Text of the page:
My expectations were a downloaded CSV-file. Obviously.

So i gave all the info i had at the time.  I also decided to include the code i had at that time, in order to show what i've tried.
If i hadn't post a example code, you guys would've moaned about the absence of an example, etc etc.

 
SurferTim was right though, double break lines doesn't seem to work. However, this was not the only problem.


Now, i got it to work, almost.

an update:
After some testing, i almost got this working:

Code:
an update:
After some testing, i almost got this working:

HTTP/1.1 200 OK
Content-Description: File Transfer"
Content-Type: application/force-download
Content-Type: application/CSV
content-disposition attachment;filename="myfile.csv"
Pragma: public
Pragma: no-cache
Content-Length: 20
 \r\n
1;2;3;4;5;6;7:8;9;0;\r\n"

The browser starts to download a file, however, the filename is not "myfile.csv".  The filename comes from my "querystring".
For example:  http://192.168.111.1/xyz   
HTTP-request : GET /xyz/HTTP/1.1

the downloaded file is called xyz (without extension).

Any ideas why the "content-disposition attachment;filename="myfile.csv" is not working?

8  Using Arduino / Programming Questions / Re: "Generic" Pointer? on: January 18, 2014, 02:31:55 pm
But if this pointer is "generic", in myFunction() how you can know what kind of variable/object it point?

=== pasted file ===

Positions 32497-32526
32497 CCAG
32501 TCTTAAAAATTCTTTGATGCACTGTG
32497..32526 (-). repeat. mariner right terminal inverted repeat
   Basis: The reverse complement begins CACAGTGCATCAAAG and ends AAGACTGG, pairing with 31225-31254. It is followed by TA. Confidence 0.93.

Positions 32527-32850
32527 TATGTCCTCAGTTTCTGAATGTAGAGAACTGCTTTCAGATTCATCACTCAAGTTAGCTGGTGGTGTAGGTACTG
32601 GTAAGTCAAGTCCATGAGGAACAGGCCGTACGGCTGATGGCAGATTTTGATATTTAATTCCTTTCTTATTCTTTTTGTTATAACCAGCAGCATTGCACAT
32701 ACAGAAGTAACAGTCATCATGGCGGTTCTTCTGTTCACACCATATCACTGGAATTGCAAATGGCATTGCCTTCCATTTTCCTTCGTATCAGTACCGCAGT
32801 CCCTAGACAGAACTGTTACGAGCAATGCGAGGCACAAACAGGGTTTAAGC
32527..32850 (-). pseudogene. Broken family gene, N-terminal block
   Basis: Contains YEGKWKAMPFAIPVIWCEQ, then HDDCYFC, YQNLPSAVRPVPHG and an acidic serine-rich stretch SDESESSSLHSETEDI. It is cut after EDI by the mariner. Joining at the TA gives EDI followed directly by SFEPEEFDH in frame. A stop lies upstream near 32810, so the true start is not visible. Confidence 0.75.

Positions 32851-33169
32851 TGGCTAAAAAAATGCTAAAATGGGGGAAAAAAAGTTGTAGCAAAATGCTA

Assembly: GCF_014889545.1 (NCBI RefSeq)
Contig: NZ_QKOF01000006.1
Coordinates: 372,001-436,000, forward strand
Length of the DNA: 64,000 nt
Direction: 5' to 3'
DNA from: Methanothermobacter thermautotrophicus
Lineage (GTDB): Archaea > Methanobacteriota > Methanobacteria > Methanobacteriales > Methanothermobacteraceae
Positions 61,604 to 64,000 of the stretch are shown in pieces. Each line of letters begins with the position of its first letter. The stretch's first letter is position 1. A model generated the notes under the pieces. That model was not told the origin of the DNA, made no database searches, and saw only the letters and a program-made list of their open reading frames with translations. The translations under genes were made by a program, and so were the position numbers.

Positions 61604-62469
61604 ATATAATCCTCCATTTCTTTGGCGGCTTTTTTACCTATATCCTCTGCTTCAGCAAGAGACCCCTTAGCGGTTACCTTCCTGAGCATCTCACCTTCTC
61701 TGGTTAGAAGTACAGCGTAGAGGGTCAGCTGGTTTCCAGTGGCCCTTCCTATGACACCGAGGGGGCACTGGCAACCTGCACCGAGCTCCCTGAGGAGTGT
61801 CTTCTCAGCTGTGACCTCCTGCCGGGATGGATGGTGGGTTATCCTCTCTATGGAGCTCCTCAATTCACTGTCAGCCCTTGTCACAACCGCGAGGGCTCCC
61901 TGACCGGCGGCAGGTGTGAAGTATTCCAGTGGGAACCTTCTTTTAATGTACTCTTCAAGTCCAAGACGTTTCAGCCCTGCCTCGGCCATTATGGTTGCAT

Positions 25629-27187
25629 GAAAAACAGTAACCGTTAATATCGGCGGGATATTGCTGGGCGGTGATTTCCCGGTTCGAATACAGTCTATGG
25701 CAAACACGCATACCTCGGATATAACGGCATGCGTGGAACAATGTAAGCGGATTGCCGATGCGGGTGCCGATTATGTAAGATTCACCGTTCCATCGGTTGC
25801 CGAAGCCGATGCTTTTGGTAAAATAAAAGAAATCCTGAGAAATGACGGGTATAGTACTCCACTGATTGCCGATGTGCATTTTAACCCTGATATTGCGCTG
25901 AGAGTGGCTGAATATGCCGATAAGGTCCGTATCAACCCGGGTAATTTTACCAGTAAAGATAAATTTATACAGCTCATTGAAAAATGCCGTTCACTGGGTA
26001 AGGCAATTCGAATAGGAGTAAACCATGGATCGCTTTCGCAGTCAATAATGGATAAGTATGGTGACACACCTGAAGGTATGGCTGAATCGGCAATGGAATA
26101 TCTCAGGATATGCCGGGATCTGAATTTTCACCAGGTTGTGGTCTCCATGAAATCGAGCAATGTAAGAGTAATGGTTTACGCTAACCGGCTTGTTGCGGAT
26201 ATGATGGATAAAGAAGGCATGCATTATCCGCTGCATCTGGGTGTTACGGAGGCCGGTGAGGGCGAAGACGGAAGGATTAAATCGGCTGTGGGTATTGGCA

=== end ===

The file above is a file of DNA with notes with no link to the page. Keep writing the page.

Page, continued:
I don't know... you're the experts here !:)

I found some solutions in this thread: http://forum.arduino.cc/index.php?topic=211398.new#new

Overloaded functions are ok, but they take up much more Program memory, and makes code-changing more difficult, since one change must be made in several places.  Debugging is more difficult aswell.
9  Using Arduino / Programming Questions / "Generic" Pointer? on: January 18, 2014, 01:32:51 pm
To make a short version of my problem, I have a function that needs to take a String or a byte-pointer.

I could achieve that via a function overload, ie:

void myFunction(String *myStr,....){}
void myFunction(byte *myByte,....){}

Is there a way to do that with only one function? Is there a "generic" data pointer that can point to different data formats?

1. Should i use an void* and send the data size as a parameter?
2. go with templates?
3. Use malloc to get the data size in myFunction?
4. any other way?

For now, i 'll just be handling String and byte, but may have to expand to other datatypes as well.

10  Using Arduino / Programming Questions / Re: Download file via HTTP-request/response on: January 18, 2014, 01:00:28 pm
To answer both your questions.
The csv is created in real-time.
I know the exact size before-hand, since i know how many values and the length of every value.

The 1000 here above was just an example.

I'll check with the fine folks at snippets-r-us. Thanx for the tip.
11  Using Arduino / Programming Questions / Re: Where to put variables on: January 18, 2014, 12:44:44 pm
Quote